Clermont Farms Quilted Tote Bag
This Americana themed, multipurpose tote is suitable for the pool, the green market, or a fun day trip.
1 Clermont Farms Jelly Roll by Minick & Simpson
1 yard Clermont Farms solid navy
1 yard cotton batting
Step 1: Cut Squares 2 ½” x 2 ½”
Choose four strips of fabric from the jelly roll. I used the dark blue paisley, the white and blue tossed plums, the blue with white sprays of flowers, and the dark blue lattice with roses. The fabric width is already 2 ½”, so simply lay out each strip on your cutting board, measure out 2 ½” across the length, and cut away.
Using my patterns, cut 12 squares of the dark blue paisley, 12 squares of the white and blue tossed plums, 6 squares of the blue with white sprays of flowers, and 6 squares of the dark blue lattice with roses.
Step 2: Layout Your Panel
Step 3: Sew the Squares Together
Sew right sides of two squares together using a ¼” seam allowance. You can chain piece if you like. Use a dry iron or finger press your seam allowances to the darker side. Keep the layout photo as a handy reminder. Sometimes distractions come up and those tiny squares get jumbled up.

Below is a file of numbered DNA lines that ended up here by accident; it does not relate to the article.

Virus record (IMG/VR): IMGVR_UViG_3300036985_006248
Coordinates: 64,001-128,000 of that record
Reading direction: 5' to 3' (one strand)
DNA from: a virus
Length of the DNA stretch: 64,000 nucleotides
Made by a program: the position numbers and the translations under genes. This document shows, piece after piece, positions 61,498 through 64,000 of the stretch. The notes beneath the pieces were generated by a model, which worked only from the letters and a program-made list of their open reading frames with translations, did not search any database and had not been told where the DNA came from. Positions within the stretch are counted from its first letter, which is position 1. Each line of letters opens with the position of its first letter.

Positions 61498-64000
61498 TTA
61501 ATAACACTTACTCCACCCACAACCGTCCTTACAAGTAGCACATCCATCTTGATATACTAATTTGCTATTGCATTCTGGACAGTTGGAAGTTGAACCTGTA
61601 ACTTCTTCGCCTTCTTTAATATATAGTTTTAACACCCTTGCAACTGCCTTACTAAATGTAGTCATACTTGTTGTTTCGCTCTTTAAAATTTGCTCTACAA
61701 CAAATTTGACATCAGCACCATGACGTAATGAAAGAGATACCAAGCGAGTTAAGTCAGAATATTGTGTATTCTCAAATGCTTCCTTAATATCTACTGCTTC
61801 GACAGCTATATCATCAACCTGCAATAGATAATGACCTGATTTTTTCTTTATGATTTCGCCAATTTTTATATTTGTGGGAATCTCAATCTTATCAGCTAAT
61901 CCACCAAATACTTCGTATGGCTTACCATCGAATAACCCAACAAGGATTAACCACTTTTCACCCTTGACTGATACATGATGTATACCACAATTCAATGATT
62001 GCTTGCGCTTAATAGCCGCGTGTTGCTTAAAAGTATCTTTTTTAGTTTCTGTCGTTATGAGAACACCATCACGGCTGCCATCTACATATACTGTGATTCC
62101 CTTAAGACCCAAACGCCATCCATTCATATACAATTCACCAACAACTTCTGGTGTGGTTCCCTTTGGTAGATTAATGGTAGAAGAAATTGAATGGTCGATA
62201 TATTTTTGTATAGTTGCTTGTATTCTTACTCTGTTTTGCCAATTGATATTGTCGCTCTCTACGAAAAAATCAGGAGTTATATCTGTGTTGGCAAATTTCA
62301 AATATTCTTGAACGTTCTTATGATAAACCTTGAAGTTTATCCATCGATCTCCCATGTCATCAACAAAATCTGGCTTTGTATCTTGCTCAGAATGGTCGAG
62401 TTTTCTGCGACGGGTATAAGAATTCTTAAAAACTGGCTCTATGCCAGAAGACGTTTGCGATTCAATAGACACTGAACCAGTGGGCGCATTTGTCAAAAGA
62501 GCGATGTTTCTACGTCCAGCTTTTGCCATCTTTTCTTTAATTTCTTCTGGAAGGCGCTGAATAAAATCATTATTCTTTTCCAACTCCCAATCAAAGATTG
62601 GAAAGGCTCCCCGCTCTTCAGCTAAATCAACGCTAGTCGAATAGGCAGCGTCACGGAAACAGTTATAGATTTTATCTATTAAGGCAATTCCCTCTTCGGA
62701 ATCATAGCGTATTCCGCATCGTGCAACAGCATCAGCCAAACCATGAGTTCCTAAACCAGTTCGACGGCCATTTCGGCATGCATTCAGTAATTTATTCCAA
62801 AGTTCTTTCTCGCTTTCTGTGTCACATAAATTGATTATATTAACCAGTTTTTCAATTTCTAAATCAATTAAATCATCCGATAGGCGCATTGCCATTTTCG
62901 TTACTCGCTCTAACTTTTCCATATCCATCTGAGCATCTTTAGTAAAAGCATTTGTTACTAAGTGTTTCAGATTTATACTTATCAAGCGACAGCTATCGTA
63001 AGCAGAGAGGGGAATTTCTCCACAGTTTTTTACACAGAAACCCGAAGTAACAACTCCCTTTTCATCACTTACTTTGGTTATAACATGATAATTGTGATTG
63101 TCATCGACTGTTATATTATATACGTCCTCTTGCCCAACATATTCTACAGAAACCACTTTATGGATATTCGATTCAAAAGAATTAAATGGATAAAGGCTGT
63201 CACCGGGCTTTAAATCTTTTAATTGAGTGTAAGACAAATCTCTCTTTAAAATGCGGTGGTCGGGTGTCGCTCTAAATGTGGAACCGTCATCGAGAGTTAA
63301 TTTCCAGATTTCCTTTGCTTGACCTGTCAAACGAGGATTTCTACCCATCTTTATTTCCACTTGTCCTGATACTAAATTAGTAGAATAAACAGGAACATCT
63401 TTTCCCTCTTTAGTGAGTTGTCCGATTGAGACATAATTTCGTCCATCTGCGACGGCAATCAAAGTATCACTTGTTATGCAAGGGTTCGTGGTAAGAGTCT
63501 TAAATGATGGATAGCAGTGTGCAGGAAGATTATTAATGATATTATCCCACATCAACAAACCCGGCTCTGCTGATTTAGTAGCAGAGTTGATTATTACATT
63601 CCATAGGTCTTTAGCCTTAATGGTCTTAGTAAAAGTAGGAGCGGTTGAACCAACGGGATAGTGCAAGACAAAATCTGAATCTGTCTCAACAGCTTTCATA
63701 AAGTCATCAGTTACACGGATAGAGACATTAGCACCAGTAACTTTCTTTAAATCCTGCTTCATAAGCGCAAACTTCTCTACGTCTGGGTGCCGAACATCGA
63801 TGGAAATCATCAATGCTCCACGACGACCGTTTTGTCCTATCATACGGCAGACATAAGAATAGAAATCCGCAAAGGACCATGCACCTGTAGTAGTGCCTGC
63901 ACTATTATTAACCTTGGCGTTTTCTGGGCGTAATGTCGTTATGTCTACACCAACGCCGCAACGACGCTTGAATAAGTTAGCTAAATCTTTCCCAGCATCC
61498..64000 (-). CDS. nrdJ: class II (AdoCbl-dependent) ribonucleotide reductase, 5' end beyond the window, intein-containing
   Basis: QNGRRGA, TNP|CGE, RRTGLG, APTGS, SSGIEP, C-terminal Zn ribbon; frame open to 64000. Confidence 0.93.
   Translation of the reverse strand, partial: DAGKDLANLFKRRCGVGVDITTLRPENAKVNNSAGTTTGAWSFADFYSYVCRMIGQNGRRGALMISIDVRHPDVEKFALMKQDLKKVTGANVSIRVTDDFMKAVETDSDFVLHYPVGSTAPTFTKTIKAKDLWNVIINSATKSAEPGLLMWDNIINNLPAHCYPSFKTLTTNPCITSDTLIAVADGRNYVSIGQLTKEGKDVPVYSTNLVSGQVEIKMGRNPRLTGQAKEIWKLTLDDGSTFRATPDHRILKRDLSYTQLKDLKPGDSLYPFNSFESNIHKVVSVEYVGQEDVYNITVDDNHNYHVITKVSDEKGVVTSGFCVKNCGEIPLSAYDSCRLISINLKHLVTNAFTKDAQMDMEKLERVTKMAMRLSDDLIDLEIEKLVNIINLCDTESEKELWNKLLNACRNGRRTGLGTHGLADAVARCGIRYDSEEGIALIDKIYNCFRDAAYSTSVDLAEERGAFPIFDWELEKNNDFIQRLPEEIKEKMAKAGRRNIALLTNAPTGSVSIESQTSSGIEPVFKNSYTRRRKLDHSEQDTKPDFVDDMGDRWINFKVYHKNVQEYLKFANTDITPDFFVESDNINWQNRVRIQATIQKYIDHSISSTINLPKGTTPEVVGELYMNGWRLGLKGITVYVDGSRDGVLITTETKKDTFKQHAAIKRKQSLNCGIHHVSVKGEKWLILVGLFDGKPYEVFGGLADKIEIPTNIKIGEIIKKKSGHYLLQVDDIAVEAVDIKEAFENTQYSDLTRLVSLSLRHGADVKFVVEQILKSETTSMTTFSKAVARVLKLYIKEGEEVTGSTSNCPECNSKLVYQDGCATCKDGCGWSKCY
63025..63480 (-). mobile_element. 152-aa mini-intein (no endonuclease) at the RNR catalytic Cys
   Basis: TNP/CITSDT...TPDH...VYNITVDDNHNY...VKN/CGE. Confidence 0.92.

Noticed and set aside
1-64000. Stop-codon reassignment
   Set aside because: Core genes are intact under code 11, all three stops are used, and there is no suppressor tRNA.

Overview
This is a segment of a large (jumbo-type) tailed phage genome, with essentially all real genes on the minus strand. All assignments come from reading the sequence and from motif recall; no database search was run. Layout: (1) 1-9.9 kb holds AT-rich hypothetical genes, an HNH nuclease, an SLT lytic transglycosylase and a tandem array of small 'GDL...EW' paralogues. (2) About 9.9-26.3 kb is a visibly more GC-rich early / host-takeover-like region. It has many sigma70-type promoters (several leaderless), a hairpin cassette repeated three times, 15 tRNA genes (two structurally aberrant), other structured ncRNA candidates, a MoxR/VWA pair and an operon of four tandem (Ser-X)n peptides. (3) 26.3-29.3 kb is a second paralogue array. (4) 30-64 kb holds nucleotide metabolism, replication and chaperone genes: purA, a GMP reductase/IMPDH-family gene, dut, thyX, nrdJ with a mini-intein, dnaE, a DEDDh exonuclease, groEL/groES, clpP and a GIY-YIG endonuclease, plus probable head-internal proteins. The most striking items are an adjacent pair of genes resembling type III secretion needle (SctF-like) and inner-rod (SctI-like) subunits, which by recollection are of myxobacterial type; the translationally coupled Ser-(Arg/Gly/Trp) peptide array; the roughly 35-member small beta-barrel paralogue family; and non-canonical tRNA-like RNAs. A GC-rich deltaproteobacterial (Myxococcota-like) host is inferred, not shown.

Now sew the completed set of two squares into blocks of four. Make sure your seams interlock. I rub my fingers together over the joining seam prior to sewing. If they are locked in, you will be able to feel a smooth connection. Gently pull the two pieces apart to see if the join is locked. The locked joins will yield a sharp intersecting point on the face. Again press the seams to one side after finishing.
Join the three sets of blocks across into three rows. Press the seams to one side for each row.
Finally, join the three rows together. It is a good idea to pin the joins for the final row of sewing to keep the intersections aligned.
Voila! The Front Panel is complete.
Step 4: Add a Border